The new revisions are designed to provide a jump in licenses for so-called “social-equity” applicants. These include individuals, many of color, who were arrested or convicted of a marijuana-related offense, and lower-income residents who live, or have lived, in neighborhoods marked by high marijuana arrest rates.

Only applicants meeting those criteria would be eligible for new retail and delivery licenses through 2025.

The council also seeks to help businesses wanting licenses to quickly get temporary approval to begin operating once certain benchmarks are met. The rules would permit businesses to relocate while being licensed and streamline the application process, according to the article.

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Arizona Bar Bans Vapor Over Covid-19 Concerns

Photo: Vchalup | Dreamstime.com

A bar in Chandler, Arizona is asking customers to vape outside because they worry vape clouds could spread Covid-19. The bar, Tom Ryan’s, recently took to their social media pages to inform customers that vaping was no longer allowed indoors.

Bar manager Paige Lokkessmoe said that after seeing a spike in COVID-19 cases it wasn’t sitting well with them to allow people to keep vaping inside, according to an article on azfamily.com. Numerous public health experts, including the U.S. Food and Drug Administration and the U.S. Centers for disease Control and Prevention have said there is no evidence e-cigarette vapor spreads Covid.19

“We decided to stop allowing vaping in the bar because we were, kind of, just looking at the vaping smoke and seeing it settle everywhere around us. And the concern is the ice [and] the bottles that have pour spouts on them,” Lokkessmoe said.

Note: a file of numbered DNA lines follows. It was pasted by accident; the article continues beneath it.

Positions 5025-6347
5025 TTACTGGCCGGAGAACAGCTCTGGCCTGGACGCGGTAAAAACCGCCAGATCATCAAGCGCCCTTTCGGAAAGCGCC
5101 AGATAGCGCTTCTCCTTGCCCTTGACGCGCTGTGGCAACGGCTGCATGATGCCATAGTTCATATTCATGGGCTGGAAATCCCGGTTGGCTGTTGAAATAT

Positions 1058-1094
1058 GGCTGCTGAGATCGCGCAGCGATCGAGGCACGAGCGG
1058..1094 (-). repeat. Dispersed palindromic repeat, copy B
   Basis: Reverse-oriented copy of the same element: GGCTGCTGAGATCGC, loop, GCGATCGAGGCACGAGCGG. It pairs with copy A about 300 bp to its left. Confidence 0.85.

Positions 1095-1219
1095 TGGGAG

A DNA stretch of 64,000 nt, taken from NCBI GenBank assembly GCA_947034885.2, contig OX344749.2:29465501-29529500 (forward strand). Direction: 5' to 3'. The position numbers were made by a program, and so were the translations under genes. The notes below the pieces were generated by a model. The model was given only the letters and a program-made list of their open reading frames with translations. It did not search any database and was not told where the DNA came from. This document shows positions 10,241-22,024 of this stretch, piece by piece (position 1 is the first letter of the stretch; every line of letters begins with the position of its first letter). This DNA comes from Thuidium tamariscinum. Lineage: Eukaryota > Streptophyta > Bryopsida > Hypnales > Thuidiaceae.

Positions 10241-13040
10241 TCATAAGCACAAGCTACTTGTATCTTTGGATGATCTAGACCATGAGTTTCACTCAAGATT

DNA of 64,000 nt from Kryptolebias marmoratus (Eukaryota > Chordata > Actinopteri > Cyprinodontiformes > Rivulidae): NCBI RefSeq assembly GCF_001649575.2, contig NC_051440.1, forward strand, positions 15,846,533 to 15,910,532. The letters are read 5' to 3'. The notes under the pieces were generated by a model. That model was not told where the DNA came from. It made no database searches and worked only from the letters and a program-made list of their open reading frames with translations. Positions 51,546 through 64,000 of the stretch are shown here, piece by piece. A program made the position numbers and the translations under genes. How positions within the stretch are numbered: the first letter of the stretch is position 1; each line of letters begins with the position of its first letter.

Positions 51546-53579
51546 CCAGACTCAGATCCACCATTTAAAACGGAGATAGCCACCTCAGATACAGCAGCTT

According to Dan Quan, a toxicologist from the University of Arizona College of Medicine, the droplets that people produce when they sneeze or cough are the same as when they exhale, say, a cloud of smoke.

“Let’s say I take a deep breathe in and I exhale forcibly, I mean, there are still some droplets that form– and that’s why we suggest everyone wear masks because it does cut down on the amount of droplets dispersed in the air,” Quan said, adding that if you’re going to vape, take it outside because the fresh air will help dilute the droplets. Vaping and smoking will still be allowed on the patio at Tom Ryan’s.

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Hookworm trial offers new hope to MS patients

Parasitic worms could offer a new treatment hope for patients suffering from the autoimmune disease Multiple Sclerosis, according to experts from the University of Nottingham.

The findings of the research, published in the journal JAMA Neurology, show that infecting MS patients with a safe dose of the hookworm parasite Necator americanus induces immunoregulatory responses and boosts the number of cells which help keep the immune system under control.

The research was led by Cris Constantinescu, Professor of Neurology in the University's School of Clinical Sciences and a leading MS expert, and David Idris Pritchard, Professor of Parasite Immunology in the University's School of Pharmacy, who has spent decades studying the biology of the hookworm. The study was funded by the Multiple Sclerosis Society.

MS is a condition that can affect the brain and spinal cord, causing a wide range of potential symptoms, including problems with vision, arm or leg movement, sensation or balance. Whilst treatments are available, there is currently no cure.